Baucus Still Hopeful of Bipartisan Health Care Support

By Beacon Staff

HELENA – U.S. Sen. Max Baucus remains optimistic he will get bipartisan support for his health care overhaul plan, and predicted it would cut in half the cost an average family would pay to buy mandated health insurance.

Baucus unveiled his proposal Wednesday, a step seen as significant step toward final congressional action. The Finance Committee chairman’s bill is considered a more moderate option that uses tax credits, incentives, and mandates to get more people on private insurance — while forgoing the government option sought by liberals.

Baucus, a Democrat, said Thursday in an interview that a family with the national average size of three, and the national median income of about $50,000 would pay half as much for insurance in the private market under his plan.

“That family will get a tax credit to buy some insurance, the effect of that tax credit for that family will be basically be about a 50 percent reduction,” Baucus said.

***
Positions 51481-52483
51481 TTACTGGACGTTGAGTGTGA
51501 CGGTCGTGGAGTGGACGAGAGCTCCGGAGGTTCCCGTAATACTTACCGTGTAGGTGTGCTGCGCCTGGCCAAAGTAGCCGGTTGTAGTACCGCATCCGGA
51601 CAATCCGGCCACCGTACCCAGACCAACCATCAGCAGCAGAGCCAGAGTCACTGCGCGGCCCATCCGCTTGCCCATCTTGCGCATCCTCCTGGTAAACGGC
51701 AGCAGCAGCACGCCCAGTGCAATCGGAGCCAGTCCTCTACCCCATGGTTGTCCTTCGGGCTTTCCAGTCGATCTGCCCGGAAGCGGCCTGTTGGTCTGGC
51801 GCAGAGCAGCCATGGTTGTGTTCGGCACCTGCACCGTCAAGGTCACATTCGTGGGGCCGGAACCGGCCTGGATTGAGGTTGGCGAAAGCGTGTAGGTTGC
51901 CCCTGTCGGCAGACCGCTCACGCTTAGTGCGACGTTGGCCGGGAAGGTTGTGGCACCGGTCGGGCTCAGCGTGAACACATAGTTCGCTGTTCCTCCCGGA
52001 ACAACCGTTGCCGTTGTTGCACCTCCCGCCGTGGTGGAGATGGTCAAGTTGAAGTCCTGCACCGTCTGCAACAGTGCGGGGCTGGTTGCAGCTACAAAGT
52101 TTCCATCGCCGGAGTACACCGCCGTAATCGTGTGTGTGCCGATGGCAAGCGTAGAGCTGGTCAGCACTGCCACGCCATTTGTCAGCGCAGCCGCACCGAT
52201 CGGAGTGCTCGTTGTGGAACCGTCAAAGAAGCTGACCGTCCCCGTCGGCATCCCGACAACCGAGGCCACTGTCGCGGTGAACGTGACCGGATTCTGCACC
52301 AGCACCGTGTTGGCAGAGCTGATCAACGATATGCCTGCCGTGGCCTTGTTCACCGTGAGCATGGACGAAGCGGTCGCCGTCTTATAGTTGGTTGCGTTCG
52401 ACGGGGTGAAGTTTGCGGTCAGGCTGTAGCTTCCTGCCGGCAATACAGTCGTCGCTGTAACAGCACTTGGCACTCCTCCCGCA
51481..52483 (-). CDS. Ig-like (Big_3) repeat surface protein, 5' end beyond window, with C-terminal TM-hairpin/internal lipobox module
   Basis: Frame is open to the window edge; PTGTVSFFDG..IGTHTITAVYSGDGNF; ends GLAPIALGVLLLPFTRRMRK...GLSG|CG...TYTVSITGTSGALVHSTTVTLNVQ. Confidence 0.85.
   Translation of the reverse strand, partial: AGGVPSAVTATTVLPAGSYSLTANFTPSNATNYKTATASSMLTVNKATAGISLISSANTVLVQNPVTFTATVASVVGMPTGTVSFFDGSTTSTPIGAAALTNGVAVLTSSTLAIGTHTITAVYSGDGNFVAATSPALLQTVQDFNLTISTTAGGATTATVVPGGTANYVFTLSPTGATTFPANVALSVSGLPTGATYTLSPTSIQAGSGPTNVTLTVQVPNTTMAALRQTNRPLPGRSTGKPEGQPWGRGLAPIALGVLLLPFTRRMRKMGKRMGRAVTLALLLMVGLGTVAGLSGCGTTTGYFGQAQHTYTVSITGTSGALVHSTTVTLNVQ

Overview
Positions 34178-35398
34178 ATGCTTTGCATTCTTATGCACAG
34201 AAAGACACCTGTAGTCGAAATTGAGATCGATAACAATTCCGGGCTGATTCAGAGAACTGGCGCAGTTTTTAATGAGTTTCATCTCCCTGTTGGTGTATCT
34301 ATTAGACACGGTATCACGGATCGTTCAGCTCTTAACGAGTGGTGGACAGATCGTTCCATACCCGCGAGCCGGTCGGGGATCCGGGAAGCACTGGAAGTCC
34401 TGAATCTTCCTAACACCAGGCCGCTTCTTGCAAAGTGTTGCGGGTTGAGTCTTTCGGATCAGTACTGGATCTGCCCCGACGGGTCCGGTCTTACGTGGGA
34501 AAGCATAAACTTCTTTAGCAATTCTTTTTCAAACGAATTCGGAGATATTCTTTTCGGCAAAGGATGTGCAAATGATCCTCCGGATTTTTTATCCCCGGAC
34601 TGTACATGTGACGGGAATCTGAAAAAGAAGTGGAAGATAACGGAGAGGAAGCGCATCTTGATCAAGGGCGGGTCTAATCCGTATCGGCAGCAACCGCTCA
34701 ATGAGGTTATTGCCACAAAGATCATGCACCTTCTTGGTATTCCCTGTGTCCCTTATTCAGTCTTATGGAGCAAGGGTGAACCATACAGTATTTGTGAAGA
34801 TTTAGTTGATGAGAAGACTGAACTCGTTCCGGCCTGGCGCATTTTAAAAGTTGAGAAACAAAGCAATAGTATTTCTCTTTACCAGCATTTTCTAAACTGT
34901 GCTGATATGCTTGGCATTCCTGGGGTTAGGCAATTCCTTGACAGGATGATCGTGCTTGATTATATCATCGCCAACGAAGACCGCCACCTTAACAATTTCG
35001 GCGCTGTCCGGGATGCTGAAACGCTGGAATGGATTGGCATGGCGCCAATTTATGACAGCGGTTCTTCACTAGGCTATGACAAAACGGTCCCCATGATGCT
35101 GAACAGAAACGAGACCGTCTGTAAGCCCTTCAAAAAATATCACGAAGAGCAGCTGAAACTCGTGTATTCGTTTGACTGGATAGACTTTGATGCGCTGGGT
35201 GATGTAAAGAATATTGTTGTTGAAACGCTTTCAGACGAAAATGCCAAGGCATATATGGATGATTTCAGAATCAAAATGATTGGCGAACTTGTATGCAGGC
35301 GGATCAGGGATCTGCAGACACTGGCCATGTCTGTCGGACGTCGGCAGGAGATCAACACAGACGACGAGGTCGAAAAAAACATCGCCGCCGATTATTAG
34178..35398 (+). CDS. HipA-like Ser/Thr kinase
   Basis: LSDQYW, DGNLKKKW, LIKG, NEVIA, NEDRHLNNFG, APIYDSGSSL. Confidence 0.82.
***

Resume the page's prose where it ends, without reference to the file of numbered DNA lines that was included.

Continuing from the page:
Almost everyone would be mandated to get health insurance. To make it easier, more low income people would qualify for Medicaid, and middle income people would be given a range of tax credits to buy insurance. And the insurance industry would face a series of new strict requirements, such as refusing insurance due to pre-existing conditions.

Baucus said predictions, absent any changes, are that by 2014 more than 34 million people will pay in excess of 13 percent of their income on insurance. Under his plan, that prediction is reduced to 4.5 million.

Baucus expects it will clear the Finance Committee largely unscathed — even though he stood by himself Wednesday in introducing the bill. And he says he also expects some Republicans in the end will vote for it.

“My goal is bipartisanship legislation that is more durable and more sustainable. That is still my goal,” Baucus said. “I expect that when we finally vote on the health care reform bill in the Finance Committee in the next week there will probably be Republican support.”

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